Following the reported use of chemical weapons agents in East Mosul, Iraq, WHO, partners and local health authorities have activated an emergency response plan to safely treat men, women and children who may be exposed to the highly toxic chemical.
Since 1 March, 12 patients including women and children with respiratory symptoms and blistering have been received for treatment by a referral hospital in Erbil according to local health authorities. Of these, 4 patients are showing severe signs associated with exposure to a blister agent. WHO and partners are working with health authorities in Erbil to provide support in managing these patients.
Since the beginning of the Mosul crisis, WHO has been taking concrete steps to ensure preparedness for the potential use of chemical weapons, together with local health authorities. As part of a chemical weapons contingency plan, WHO experts have trained more than 120 clinicians and provided them with equipment to safely decontaminate and stabilize patients before they are referred to pre-identified hospitals for further care. Field decontamination and contaminated patients stabilization are built into all field hospitals, and referral systems to pre-identified hospitals are in place.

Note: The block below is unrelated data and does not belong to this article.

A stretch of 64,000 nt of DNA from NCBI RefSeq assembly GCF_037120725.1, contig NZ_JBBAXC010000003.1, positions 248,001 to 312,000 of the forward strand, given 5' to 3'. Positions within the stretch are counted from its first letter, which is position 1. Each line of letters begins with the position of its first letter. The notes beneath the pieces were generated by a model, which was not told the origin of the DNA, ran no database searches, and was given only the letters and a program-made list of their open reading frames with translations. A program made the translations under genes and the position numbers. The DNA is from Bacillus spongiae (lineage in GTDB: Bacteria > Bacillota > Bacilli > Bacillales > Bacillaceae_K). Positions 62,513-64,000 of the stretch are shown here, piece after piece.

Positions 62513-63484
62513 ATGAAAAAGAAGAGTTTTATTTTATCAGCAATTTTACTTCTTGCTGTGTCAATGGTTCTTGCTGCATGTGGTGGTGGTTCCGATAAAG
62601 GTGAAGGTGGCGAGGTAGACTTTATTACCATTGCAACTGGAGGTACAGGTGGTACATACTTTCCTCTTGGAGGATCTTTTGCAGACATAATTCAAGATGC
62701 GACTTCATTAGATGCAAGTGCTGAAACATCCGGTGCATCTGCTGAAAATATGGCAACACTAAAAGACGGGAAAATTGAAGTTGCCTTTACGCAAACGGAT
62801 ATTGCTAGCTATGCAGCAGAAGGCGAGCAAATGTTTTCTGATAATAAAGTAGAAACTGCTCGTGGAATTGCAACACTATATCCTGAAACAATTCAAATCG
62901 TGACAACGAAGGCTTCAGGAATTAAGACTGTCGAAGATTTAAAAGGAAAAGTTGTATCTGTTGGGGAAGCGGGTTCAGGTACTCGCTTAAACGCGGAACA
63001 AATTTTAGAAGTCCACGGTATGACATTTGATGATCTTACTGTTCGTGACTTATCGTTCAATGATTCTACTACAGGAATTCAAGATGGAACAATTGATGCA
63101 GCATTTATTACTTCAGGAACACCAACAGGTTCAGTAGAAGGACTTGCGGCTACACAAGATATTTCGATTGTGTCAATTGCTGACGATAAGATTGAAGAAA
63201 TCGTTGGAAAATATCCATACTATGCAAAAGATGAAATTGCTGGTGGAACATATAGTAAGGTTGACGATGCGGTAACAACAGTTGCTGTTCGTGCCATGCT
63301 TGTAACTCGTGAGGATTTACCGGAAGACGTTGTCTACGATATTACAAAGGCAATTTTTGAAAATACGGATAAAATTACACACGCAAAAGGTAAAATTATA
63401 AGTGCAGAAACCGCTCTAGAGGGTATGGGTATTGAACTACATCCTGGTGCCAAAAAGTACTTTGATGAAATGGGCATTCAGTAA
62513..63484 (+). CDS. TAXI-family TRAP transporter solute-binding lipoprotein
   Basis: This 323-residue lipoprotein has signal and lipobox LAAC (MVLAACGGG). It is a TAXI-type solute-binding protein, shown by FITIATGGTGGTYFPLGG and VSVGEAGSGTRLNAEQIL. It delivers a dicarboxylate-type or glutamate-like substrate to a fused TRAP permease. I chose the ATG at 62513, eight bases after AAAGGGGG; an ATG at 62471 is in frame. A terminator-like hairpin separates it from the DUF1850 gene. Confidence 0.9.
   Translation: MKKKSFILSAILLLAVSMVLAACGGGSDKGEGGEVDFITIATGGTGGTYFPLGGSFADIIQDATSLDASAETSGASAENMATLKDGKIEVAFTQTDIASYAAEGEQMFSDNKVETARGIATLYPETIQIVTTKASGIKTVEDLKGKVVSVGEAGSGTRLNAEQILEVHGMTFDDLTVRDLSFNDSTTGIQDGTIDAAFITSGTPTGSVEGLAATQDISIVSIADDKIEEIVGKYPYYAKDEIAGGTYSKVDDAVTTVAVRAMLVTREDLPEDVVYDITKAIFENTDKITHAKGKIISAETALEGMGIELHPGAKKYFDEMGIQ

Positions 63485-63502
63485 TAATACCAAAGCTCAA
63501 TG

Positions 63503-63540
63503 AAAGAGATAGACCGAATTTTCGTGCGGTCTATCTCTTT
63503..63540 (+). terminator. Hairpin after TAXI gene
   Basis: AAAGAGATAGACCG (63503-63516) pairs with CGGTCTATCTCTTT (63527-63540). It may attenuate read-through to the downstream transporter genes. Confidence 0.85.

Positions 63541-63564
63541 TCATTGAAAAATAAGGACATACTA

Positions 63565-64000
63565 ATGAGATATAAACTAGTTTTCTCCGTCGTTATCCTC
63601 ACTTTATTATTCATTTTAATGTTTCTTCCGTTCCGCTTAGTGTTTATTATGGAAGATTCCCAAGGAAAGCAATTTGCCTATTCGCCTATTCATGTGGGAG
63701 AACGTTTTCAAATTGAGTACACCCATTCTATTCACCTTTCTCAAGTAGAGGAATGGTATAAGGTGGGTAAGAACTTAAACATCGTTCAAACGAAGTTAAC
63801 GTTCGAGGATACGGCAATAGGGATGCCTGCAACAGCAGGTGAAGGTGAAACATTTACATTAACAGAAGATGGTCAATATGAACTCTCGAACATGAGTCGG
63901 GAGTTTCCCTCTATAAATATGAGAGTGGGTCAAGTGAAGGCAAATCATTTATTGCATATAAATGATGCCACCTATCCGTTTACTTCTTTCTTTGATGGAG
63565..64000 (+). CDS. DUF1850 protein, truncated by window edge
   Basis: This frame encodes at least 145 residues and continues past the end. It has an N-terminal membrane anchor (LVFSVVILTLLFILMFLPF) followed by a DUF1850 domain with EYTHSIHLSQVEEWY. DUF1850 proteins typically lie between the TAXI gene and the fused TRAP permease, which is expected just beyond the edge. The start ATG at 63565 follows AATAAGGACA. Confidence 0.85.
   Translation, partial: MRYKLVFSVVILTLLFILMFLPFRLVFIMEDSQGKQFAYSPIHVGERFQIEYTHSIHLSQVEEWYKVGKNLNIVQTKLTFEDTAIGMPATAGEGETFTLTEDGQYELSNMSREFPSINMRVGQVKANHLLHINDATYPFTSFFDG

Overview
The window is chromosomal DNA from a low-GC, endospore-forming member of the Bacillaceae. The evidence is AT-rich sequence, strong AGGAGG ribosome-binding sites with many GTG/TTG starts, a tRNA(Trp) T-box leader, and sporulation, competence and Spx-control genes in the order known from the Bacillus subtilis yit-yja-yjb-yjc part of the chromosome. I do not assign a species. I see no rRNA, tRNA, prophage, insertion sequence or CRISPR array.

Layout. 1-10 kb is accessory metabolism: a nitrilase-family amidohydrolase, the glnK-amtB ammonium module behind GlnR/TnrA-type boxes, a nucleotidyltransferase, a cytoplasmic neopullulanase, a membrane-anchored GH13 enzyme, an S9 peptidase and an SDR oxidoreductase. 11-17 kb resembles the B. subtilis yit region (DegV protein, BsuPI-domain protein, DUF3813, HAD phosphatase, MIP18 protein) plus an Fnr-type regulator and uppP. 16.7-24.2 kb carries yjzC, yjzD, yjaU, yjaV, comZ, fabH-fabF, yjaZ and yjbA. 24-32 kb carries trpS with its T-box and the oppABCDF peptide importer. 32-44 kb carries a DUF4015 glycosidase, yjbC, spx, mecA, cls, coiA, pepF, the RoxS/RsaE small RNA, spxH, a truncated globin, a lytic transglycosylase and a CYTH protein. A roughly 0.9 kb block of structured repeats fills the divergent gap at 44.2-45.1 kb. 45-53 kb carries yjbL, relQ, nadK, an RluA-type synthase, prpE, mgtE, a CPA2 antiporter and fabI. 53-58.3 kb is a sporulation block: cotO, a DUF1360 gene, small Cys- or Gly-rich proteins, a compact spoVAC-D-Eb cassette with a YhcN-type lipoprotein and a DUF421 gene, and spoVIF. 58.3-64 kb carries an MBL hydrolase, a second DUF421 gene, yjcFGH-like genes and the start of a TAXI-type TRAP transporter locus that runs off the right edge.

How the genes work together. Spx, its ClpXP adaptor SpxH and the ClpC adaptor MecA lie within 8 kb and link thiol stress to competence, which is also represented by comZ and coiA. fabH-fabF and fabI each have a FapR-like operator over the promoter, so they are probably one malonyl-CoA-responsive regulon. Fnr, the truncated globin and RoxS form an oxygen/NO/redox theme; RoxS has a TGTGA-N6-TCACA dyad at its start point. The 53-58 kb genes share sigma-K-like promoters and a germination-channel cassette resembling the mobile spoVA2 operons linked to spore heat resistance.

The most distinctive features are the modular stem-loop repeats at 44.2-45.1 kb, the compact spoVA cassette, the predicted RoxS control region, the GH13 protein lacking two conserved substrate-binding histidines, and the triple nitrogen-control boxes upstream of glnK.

WHO is extremely alarmed by the use of chemical weapons in Mosul, where innocent civilians are already facing unimaginable suffering as a result of the ongoing conflict.
ISIS has used chemical weapons in Iraq and Syria at least 52 times according to a report published late last year by IHS conflict monitor, a London-based research and intelligence gathering group.
The report said that at least 19 of the 52 attacks took place in and around Mosul.
Lise Grande, the UN humanitarian coordinator in Iraq, called for an investigation. “This is horrible. If the alleged use of chemical weapons is confirmed, this is a serious violation of international humanitarian law and a war crime, regardless of who the targets or the victims of the attacks are,” she said in a statement.
The use of chemical weapons is a war crime and is prohibited in a series of international treaties. These include the Hague Declaration concerning Asphyxiating Gases, the 1925 Geneva Protocol, the Chemical Weapons Convention and the Statute of the International Criminal Court (ICC).